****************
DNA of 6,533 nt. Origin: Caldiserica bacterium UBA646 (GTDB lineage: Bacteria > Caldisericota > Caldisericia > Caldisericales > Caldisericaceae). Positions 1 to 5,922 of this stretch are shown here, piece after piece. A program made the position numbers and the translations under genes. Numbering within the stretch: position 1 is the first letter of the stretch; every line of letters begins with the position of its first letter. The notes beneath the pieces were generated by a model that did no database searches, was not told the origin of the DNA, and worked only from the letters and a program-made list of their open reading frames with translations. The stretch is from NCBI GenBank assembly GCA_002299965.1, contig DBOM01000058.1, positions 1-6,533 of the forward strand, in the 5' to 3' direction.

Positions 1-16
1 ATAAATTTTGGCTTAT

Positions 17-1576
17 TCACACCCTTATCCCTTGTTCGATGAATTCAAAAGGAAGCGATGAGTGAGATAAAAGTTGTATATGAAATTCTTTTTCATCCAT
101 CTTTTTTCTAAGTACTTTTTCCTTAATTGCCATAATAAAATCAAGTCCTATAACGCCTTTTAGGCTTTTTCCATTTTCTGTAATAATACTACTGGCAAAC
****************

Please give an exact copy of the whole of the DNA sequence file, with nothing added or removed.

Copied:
DNA of 6,533 nt. Origin: Caldiserica bacterium UBA646 (GTDB lineage: Bacteria > Caldisericota > Caldisericia > Caldisericales > Caldisericaceae). Positions 1 to 5,922 of this stretch are shown here, piece after piece. A program made the position numbers and the translations under genes. Numbering within the stretch: position 1 is the first letter of the stretch; every line of letters begins with the position of its first letter. The notes beneath the pieces were generated by a model that did no database searches, was not told the origin of the DNA, and worked only from the letters and a program-made list of their open reading frames with translations. The stretch is from NCBI GenBank assembly GCA_002299965.1, contig DBOM01000058.1, positions 1-6,533 of the forward strand, in the 5' to 3' direction.

Positions 1-16
1 ATAAATTTTGGCTTAT

Positions 17-1576
17 TCACACCCTTATCCCTTGTTCGATGAATTCAAAAGGAAGCGATGAGTGAGATAAAAGTTGTATATGAAATTCTTTTTCATCCAT
101 CTTTTTTCTAAGTACTTTTTCCTTAATTGCCATAATAAAATCAAGTCCTATAACGCCTTTTAGGCTTTTTCCATTTTCTGTAATAATACTACTGGCAAAC